The Far Woods by Sarah Burwash (Conundrum Press)
Nova Scotian artist Sarah Burwash crafted this lovely art book during a series of residencies in Canada that saw her in some fashion living out the fantasy she was pursuing in her work, that of pioneer women in her country. Burwash poured over tales of early Canadian settlers and paid particular interest to the women’s side of that life.
Brought together in The Far Woods, Burwash offers images that hint at a wider narrative, while never imposing anything on the viewer that would turn the work’s possibilities into something so concrete as to be leaden. In this way, it’s a sometimes fanciful, often magical portrayal of woman as explorer, even though it can embrace a grim reality as well. The occasional nude figures in the first half of the book, which grasp onto birds and wallow in the fern, give way to harsher realities near the end, including quilting and other camp work, as well as an effecting still life that juxtaposes a lady’s undergarments and other belongings she might have on the frontier with a conspicuous gun at the center of it.
In Burwash’s world, the women’s spirits are the soaring creatures of nature, sprites that delight in the landscape they explore, while the women themselves are brave, sometimes harsh vessels for these souls seeking to break out. As their quilts spill out to reveal the exploration and conquest of the world by men, the women become a grounding element to the growth of civilization, that warm little spot that keeps the fires of passion burning well after the hard work is done.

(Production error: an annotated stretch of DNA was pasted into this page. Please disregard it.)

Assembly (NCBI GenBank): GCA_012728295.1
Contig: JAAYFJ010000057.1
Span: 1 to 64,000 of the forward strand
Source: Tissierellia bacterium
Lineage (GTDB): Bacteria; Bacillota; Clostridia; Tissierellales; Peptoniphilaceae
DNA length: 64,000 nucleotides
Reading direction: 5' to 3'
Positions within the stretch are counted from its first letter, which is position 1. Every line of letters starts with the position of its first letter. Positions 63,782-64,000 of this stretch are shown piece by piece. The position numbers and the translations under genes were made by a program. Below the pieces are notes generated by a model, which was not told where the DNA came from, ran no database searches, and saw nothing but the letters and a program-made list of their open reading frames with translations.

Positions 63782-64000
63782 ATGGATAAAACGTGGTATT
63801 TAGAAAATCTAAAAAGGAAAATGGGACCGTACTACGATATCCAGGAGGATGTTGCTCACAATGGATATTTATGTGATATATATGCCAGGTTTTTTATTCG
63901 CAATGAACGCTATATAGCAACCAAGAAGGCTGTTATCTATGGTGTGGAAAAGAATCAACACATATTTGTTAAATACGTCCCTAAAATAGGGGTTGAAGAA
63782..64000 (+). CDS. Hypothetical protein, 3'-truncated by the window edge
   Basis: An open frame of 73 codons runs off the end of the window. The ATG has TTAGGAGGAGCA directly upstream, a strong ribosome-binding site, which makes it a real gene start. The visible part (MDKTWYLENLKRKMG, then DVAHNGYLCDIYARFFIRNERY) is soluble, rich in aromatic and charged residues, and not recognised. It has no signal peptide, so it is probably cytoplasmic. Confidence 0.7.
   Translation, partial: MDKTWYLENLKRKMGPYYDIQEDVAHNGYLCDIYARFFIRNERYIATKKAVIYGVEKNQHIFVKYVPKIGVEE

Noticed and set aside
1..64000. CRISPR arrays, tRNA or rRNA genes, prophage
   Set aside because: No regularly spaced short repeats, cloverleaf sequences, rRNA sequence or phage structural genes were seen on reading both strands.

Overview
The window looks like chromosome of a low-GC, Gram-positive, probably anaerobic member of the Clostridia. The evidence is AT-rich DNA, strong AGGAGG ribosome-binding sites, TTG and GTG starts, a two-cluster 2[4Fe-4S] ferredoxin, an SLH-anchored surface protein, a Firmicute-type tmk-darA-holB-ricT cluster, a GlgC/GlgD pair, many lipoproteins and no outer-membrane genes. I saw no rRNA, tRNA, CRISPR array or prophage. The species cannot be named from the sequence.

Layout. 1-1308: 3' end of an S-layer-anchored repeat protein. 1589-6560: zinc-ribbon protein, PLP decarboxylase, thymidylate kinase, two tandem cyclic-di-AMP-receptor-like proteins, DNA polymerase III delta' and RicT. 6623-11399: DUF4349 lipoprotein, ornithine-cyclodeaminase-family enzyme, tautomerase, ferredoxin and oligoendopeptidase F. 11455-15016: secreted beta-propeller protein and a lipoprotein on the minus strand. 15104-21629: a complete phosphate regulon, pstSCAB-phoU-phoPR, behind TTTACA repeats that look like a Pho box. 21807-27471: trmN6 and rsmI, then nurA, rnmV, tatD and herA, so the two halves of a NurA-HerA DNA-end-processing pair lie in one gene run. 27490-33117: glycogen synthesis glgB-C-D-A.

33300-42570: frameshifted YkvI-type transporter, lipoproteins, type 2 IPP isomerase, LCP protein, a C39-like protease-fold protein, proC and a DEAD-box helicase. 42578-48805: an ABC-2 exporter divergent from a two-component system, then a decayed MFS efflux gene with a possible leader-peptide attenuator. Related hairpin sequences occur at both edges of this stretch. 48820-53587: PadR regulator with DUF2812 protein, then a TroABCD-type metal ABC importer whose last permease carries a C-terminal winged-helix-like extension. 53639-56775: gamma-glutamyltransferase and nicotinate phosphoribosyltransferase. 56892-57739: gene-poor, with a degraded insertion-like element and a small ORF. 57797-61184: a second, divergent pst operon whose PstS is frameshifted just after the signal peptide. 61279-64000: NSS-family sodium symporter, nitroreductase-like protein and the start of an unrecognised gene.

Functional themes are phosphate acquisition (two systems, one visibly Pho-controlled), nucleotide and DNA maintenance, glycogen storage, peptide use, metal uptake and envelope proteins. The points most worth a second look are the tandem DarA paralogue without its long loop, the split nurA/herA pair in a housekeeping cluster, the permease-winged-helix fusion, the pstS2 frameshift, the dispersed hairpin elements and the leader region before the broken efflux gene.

Ghosts and Ruins by Ben Catmull (Fantagraphics Books)
Sometimes the memory of something horrible, the shudder it brings you, is better than the story of it actually happening. Ben Catmull understands this and in his art book Ghost And Ruins, he accompanies his renderings of creepy places with spare narrative of the horrors that once dominated the spaces. No longer, though — they are just shells of horror now, and the horror is related through the shiver of memory.
Catmull’s words offer a mix of amusement and mystery, and manages to include the strange, archaic outcomes that pop up in campfire ghost stories of old. People who visit these places will disappear or turn to skeletons or return “dazed and incoherent.” The places covered were sites of murders and rituals, the homesteads of eccentrics who can’t leave well enough alone and bitter pets.
Catmull’s black and white work walks the perfect line between creepy and amusing, often managing to achieve both in one image depending on your mood. His world is one of textures and design, where an evocative simplicity — whether portraying the ghost of a drowned girl, a foreboding gathering of snails or ramshackle houses hiding horrible secrets —both illustrates exactly what he is telling you and hints at just enough that might go unsaid and cause some chills. The best comparison for Catmull might be Edward Gorey, but Catmull is less concerned with presenting the dark foibles of people in a catty manner — he communes with that which unsettles and attempts to do them justice, even as he might cause you to grin.